Family Health Insurance: A Comprehensive Guide

Co-author: Ellie McLachlan

Looking for private health insurance for your family? There are many policy options out there provided by health funds, so what’s best for you?

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The table below features a snapshot of hospital & extras policies on Canstar’s database with links to providers’ websites, sorted by Star Rating (highest-lowest) then by provider name (alphabetically). This has been formulated based on a family in NSW.

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How do I know what family health insurance cover to get?

There are various levels of cover for both hospital and extras cover, depending on the insurer. The most common are a basic level, medium level and comprehensive level, as well as being able to opt for stand-alone hospital and stand-alone extras cover.

Family health cover policies are designed to provide cover for families, both young and old. One of the biggest factors in choosing your family health cover is the age and lifestyle of your kids. If you have young or school-aged children, you’ll probably want to be prepared for all eventualities – little kids can be more susceptible to illness, not to mention more accident-prone! That said, accidents and illness can happen at any age.

It can sometimes be a good idea to take out a higher level of cover just based on probability: the bigger your family, the more likely it is that someone’s going to get sick or injured at some point. Depending on your needs and those of your children, you might opt for one of several degrees of extras.

If your kids are getting older (i.e. teenagers and young adults) then you may need an even greater level of extras cover as their medical needs become more complex (prescription glasses, physiotherapy or dental work). Of course, having a good level of hospital cover still applies.

What does family health insurance cost?

Prices of family health insurance vary between different health funds and the level of cover selected, but Canstar Research has found the average weekly premium for young families with hospital and extras cover is currently $108 as at February 28, 2018.

However, after the Federal Government’s Private Health Insurance Rebate of 25.934% (for families with combined income of $180,000 or less) is applied, this brings the average weekly premium down to $86. The income-tested benefit is a percentage rebate of your health insurance premium. Note, however, that it is means tested.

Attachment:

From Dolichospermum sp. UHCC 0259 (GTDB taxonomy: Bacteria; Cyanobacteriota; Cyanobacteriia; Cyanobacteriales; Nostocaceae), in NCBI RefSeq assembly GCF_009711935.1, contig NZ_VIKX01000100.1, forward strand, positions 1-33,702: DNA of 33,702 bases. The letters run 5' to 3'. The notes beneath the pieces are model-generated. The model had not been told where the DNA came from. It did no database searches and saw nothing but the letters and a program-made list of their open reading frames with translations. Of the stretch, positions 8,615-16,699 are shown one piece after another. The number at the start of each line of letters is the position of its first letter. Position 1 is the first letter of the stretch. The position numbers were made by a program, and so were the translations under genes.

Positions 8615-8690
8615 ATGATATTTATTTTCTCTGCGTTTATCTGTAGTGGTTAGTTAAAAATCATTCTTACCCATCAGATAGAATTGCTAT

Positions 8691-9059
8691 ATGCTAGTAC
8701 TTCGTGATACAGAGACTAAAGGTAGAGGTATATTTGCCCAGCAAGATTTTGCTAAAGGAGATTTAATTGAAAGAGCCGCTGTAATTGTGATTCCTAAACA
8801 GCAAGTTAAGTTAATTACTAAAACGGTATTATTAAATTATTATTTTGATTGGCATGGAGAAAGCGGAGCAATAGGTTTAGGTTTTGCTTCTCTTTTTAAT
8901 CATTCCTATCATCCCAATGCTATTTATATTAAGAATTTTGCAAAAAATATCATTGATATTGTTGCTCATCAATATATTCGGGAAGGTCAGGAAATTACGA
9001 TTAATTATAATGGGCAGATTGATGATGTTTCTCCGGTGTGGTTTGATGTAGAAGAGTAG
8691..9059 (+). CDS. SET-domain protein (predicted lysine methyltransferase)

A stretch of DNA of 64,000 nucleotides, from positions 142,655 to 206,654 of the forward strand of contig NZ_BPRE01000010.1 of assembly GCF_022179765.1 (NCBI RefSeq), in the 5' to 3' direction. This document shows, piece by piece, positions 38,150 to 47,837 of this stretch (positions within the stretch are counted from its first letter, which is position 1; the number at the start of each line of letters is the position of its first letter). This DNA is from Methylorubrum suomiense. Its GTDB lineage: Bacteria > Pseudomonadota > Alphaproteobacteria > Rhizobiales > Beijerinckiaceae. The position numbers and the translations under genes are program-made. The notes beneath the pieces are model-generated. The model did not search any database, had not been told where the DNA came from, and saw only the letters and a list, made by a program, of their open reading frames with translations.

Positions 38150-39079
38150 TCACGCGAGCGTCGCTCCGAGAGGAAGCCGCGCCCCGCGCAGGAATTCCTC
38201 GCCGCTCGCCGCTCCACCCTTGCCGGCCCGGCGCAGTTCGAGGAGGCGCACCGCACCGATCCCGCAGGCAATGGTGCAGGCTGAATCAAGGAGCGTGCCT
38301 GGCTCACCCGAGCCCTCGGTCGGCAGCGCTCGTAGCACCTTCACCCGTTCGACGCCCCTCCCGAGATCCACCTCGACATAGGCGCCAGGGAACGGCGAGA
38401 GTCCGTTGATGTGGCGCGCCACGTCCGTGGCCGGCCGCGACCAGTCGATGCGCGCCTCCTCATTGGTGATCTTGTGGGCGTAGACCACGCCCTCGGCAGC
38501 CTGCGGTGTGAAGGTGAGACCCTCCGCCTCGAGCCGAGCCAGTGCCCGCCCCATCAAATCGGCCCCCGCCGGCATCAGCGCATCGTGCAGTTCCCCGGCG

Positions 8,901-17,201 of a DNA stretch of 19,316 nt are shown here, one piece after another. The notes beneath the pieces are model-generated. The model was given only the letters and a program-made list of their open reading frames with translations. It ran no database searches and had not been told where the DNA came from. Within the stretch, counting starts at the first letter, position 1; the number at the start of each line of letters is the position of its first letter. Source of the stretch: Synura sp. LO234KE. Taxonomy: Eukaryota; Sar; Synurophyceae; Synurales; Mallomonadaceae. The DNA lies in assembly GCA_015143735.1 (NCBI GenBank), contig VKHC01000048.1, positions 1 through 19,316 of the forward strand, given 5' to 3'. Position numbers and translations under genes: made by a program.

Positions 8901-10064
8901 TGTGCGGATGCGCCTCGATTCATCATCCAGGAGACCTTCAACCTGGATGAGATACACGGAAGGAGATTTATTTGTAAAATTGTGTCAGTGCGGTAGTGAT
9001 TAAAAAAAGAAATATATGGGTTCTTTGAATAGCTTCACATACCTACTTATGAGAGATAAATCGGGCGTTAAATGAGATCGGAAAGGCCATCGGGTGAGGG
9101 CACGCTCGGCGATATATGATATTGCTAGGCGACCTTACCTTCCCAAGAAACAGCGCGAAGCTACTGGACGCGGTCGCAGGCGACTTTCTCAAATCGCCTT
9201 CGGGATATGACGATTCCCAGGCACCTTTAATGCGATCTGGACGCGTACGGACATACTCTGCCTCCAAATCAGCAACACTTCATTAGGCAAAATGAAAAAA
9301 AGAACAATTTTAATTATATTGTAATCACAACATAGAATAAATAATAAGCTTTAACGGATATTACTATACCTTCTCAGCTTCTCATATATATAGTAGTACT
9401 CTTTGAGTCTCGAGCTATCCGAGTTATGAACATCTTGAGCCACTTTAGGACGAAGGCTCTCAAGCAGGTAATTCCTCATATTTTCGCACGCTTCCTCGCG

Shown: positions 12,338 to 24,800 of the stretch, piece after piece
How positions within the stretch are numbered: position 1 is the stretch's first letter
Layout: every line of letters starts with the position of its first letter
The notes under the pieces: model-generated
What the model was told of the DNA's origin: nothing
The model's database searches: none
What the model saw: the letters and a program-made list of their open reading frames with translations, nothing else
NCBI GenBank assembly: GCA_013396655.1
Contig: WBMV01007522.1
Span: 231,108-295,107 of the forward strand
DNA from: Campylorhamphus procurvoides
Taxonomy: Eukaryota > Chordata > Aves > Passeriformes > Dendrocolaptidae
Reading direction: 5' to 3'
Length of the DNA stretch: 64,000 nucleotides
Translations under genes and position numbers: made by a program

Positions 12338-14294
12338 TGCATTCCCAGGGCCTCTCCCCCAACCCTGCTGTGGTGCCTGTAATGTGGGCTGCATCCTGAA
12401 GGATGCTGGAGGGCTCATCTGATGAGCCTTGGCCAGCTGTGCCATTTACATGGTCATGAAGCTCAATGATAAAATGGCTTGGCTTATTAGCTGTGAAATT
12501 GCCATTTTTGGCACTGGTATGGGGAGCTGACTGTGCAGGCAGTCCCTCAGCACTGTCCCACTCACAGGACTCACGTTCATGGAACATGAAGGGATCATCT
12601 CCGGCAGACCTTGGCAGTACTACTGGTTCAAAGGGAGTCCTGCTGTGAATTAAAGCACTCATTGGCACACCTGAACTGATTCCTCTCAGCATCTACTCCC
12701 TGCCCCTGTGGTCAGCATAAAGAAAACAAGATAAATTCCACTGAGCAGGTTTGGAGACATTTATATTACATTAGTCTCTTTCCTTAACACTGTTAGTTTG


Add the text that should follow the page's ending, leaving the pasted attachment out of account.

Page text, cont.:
Furthermore, taking out private hospital cover means you are exempt from paying the Medicare Level Surcharge, which is calculated at a rate of 1% to 1.5% of your income, in addition to the Medicare Levy of 2% paid by most Australian taxpayers.

Here’s what you can expect to pay for hospital & extras policies during various life stages under a family policy:

2017 Health Insurance Premiums – Hospital and Extras Packages

Young Family – Non Obstetrics (<35) $4,301 $2,880 $4,319 $4,138 $4,155 $4,467 $4,117
Couples and Families – With Obstetrics $3,945 $2,910 $4,003 $3,869 $3,919 $4,007 $3,708
Established Families (36-59) $4,670 $3,197 $4,754 $4,476 $4,505 $4,862 $4,479
Based on packaged cover policies considered for 2017 Canstar Health Insurance Star Ratings. Premiums include Base Tier Australian Government Rebate of 25.934%. “Mature” profile only includes products that include cover for cardiac and hip/knee replacements. “Established” profile only includes products that include cover for cardiac.

Please note that these are the average market premiums; it’s likely that you could end up paying more or less than this depending on a variety of factors.

What are some common extras covered by family health insurance policies?

Benefits will vary depending on your health fund and the level of cover you choose, but common ones (in addition to basics such as ambulance and dental) include orthodontics, pharmacy, accidental injuries, podiatry and if your family is about to grow, obstetrics.


How long can my kids stay on my family health insurance policy?

Until your kids turn 18, they can be considered dependents and are automatically covered under your family health insurance policy. Between the ages of 18 and 24, it’s up to your insurer to decide whether or not they qualify, which will usually be subject to certain requirements.

Such requirements could include your child being a full-time student or being financially dependent.

If they don’t qualify, you may be able to keep your kids on your policy in return for a greater insurance premium, the size of which is again up to your health fund. Beyond the age of 25, your kids are considered independent and they’ll need to take out their own health insurance. Check the details of your policy with your health insurer.

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